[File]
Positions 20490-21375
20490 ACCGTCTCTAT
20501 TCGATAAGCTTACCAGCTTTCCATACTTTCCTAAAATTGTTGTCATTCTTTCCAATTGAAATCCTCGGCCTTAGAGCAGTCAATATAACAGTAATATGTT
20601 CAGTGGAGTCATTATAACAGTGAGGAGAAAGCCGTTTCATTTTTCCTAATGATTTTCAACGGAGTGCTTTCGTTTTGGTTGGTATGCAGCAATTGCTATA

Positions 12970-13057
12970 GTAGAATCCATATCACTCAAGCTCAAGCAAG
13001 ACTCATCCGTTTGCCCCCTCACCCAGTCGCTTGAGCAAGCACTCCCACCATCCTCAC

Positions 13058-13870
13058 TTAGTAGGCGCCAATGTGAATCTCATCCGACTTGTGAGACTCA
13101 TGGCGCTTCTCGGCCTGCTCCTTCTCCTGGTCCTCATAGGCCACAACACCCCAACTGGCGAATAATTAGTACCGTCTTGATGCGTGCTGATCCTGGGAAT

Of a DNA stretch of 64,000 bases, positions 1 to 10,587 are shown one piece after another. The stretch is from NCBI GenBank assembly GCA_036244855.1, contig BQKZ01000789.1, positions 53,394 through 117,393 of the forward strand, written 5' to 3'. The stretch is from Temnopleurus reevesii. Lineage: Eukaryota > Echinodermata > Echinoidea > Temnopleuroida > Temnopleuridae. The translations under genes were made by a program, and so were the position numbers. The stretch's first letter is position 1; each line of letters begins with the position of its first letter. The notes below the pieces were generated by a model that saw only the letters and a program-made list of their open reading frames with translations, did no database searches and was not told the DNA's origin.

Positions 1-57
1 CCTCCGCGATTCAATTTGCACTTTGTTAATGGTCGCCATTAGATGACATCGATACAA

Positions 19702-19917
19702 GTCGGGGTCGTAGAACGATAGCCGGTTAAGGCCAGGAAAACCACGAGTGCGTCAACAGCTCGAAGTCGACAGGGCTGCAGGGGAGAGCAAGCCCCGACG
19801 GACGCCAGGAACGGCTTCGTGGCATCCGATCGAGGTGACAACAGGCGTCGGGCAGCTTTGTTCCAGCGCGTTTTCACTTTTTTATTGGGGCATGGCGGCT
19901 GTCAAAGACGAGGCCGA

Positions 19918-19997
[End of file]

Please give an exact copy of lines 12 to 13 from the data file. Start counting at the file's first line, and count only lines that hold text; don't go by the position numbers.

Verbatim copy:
Positions 1-57
1 CCTCCGCGATTCAATTTGCACTTTGTTAATGGTCGCCATTAGATGACATCGATACAA